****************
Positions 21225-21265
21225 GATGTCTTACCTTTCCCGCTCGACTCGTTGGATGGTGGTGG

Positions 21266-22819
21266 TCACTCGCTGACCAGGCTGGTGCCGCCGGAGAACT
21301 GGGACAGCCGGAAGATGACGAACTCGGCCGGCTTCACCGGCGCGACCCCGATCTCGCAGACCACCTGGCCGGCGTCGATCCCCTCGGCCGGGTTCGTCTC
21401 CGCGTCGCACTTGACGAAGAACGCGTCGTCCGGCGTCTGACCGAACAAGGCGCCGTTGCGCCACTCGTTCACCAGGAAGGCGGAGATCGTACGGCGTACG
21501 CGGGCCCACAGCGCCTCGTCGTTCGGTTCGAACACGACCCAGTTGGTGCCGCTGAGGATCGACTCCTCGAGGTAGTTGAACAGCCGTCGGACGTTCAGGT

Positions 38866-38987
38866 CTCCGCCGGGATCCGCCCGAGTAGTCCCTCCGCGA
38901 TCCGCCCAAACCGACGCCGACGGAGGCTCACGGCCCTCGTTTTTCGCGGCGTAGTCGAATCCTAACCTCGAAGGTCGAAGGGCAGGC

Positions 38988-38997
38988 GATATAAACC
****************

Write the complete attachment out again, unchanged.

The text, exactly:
Positions 21225-21265
21225 GATGTCTTACCTTTCCCGCTCGACTCGTTGGATGGTGGTGG

Positions 21266-22819
21266 TCACTCGCTGACCAGGCTGGTGCCGCCGGAGAACT
21301 GGGACAGCCGGAAGATGACGAACTCGGCCGGCTTCACCGGCGCGACCCCGATCTCGCAGACCACCTGGCCGGCGTCGATCCCCTCGGCCGGGTTCGTCTC
21401 CGCGTCGCACTTGACGAAGAACGCGTCGTCCGGCGTCTGACCGAACAAGGCGCCGTTGCGCCACTCGTTCACCAGGAAGGCGGAGATCGTACGGCGTACG
21501 CGGGCCCACAGCGCCTCGTCGTTCGGTTCGAACACGACCCAGTTGGTGCCGCTGAGGATCGACTCCTCGAGGTAGTTGAACAGCCGTCGGACGTTCAGGT

Positions 38866-38987
38866 CTCCGCCGGGATCCGCCCGAGTAGTCCCTCCGCGA
38901 TCCGCCCAAACCGACGCCGACGGAGGCTCACGGCCCTCGTTTTTCGCGGCGTAGTCGAATCCTAACCTCGAAGGTCGAAGGGCAGGC

Positions 38988-38997
38988 GATATAAACC